If the body feels good and you’re eating well, the mood and mind connection is likely be positive.
There are specific food known to boost brain function which are known as Brain Food.
Here are some foods you might know already that have been proven to support and boost brain function:
- Omega 3 Rich Nuts, Avocados, Flax seeds, Eggs, Salmon, Blueberries, Broccoli, whole grains, Tomatoes, Black currants, Pumpkin seeds.. to name just some of them..
Happiness is not something readymade. It comes from your own actions. ~The Dalai Lama said
Eat to maintain wellbeing
What we eat can really have an impact on mental health and wellbeing and staying well, alert and healthy is the key.
Undernourished and Overfed
It’s now well known that processed foods is stripped of any goodness, and shop bought refined foods are the worse offenders for this. Consider the shelve life of pre packed and processed ‘fresh food’ brought at lunch or dinner and consider ways to make easy meals to take in for lunch from home.
We live in a fast food nation, with so many people eating easy food for lunch and for their evening meals which often lack the quality of essential proteins and offer more complex carbohydrates.
Are we all getting enough Proteins ? these are the building blocks of life…
If you want to improve your mood, try to incorporate the brain food into your diet listed above:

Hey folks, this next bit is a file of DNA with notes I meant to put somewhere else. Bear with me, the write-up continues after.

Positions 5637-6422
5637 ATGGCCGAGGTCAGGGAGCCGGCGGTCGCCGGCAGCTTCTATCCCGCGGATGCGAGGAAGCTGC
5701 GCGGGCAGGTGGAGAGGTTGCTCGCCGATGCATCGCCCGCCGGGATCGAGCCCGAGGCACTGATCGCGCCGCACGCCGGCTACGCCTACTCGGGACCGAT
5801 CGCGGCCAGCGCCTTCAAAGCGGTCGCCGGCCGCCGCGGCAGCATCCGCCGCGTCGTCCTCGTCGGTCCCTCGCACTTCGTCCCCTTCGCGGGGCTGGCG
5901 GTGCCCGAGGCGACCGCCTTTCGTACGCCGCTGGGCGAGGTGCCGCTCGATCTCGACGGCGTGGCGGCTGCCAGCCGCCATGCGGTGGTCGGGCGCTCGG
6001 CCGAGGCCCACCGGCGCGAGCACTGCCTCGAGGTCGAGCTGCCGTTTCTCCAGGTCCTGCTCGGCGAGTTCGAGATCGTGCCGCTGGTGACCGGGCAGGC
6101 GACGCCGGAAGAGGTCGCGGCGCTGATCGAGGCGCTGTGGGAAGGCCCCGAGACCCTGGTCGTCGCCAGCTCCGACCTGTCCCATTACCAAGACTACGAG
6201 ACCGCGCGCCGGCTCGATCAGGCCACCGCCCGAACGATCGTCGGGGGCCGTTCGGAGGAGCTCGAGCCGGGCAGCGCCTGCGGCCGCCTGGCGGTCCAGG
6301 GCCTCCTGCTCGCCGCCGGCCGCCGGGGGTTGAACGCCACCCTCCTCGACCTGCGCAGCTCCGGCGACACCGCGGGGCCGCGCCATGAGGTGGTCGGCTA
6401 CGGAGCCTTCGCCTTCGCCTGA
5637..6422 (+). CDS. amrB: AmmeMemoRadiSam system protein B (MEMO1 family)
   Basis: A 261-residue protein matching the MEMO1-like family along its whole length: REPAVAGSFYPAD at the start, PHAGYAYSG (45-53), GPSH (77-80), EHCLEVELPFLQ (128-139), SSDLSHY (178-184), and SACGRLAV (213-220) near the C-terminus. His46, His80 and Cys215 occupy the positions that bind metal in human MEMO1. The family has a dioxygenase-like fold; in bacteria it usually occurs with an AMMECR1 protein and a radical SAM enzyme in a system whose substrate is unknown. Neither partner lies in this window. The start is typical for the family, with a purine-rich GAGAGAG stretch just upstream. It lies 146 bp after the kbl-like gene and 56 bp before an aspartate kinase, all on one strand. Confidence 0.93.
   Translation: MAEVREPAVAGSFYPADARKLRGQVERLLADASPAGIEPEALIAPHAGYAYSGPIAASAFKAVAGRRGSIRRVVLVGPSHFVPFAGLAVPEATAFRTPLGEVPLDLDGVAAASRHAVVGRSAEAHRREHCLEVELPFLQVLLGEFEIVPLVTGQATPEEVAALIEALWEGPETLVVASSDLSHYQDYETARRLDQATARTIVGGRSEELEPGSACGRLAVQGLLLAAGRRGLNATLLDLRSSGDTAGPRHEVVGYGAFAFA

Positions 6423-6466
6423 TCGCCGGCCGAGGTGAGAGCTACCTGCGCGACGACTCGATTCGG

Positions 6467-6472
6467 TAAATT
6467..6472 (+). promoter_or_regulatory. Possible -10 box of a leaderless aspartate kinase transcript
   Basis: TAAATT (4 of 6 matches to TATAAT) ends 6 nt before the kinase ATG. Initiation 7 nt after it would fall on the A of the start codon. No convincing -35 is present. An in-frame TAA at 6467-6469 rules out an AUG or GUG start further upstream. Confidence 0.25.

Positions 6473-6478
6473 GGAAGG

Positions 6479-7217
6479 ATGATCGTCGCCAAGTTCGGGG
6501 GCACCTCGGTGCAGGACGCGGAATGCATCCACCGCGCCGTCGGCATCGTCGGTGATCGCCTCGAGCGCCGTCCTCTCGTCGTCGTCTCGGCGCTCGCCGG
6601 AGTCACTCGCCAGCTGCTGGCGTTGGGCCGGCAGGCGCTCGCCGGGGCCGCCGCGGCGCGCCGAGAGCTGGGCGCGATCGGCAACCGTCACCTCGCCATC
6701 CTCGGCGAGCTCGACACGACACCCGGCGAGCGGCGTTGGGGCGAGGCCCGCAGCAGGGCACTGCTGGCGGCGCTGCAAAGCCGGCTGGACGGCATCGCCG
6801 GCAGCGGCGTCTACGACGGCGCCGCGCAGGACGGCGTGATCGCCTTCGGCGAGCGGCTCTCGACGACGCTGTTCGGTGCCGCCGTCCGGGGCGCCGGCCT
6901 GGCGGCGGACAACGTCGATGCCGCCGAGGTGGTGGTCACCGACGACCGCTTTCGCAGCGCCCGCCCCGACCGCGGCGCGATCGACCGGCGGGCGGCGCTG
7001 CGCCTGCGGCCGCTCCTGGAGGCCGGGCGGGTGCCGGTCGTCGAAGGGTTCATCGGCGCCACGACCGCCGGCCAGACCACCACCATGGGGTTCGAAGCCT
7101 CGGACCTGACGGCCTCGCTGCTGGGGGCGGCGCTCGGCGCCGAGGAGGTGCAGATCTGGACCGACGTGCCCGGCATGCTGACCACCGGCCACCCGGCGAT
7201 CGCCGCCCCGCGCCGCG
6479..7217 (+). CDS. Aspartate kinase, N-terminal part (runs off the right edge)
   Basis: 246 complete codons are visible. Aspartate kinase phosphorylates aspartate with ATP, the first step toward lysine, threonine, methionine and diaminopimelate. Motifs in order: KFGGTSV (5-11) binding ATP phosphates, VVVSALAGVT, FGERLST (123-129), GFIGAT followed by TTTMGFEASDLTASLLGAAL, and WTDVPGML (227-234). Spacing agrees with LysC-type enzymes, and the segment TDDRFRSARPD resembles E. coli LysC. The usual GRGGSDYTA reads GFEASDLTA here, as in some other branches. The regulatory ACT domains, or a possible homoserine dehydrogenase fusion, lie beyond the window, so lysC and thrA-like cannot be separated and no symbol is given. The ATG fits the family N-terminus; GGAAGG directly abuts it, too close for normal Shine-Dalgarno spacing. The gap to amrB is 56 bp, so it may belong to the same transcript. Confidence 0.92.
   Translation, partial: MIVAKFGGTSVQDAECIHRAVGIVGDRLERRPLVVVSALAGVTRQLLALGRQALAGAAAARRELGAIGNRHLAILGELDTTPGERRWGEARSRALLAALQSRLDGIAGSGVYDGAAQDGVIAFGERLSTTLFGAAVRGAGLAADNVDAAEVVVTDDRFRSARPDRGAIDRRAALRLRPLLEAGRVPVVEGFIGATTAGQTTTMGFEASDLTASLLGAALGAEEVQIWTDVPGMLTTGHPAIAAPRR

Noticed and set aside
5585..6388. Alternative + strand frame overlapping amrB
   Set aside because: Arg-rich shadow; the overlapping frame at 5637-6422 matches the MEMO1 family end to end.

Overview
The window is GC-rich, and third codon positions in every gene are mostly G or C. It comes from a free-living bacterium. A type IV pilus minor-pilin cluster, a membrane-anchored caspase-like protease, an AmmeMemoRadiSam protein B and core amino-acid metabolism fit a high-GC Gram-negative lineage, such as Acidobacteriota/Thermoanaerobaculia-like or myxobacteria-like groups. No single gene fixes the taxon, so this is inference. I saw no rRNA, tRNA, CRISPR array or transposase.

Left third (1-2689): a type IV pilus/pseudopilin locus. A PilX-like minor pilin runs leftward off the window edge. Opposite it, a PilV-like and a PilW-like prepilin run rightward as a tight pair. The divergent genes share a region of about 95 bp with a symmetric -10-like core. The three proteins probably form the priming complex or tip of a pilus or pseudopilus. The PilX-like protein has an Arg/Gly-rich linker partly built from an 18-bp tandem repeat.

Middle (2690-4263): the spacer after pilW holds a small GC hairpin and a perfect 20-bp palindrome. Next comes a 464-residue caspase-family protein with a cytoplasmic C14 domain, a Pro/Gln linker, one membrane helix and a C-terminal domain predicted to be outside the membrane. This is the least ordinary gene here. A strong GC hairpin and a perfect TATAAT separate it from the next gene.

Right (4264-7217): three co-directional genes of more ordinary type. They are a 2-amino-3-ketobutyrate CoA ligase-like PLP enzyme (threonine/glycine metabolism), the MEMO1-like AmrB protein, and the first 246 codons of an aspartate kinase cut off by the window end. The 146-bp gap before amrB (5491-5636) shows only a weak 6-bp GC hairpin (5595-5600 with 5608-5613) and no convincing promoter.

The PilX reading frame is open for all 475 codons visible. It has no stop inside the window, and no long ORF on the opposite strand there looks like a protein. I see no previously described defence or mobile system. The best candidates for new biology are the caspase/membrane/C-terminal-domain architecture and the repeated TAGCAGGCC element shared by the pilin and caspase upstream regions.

Serotonin and Dopamine are created out of two amino acids called L-Tryptophan (for serotonin) and Tyrosine (for dopamine).
L-Tryptophan is used to create melatonin, which is the substance that assures a good nights sleep.
The Foods that contain L-Tryptophan? is virtually all protein rich foods such as eggs, seafood, diary, spinach, kidney beans, black beans, split peas poultry, seeds, fish, nuts, milk from nuts
Serotonin foods also help when eating for happiness and helpful in releasing endorphins which is what is created when ‘we eat for happiness’
If you want to improve your mood, try to incorporate these things into your daily diet:
- High protein foods – become label smart
- Limit or restrict high glycemic sugars found in many food, drinks and processed ready meals and in those supposed healthy Vegan Crisps !!
- Make water your new best friend …Drink lots of water or green tea which is an ani-oxidant!
- Sleep – Make it to bed to get at least 8 hours sleep a night – without an ipad or iphone or similar EMF disrupting device!
- Limit or Stop Alcohol – set a curfew or drink only socially at weekends
- Listen to calm- restful music or take part in gentle yoga for breath a few times a week – Ester Ekhaart on Utube has some gentle exercises that are great!
Next time you buy food out – take a look at how much protein it actually has.. you may be surprised to see that there is not enough protein in the meal, despite the suggestion of being a healthy meal it will has a surprising amount of carbohydrates to fill you up ..
Let me know if you found this post helpful… please leave a comment
I am a holistic practitioner who works with people to optimise health and wellbeing outcomes.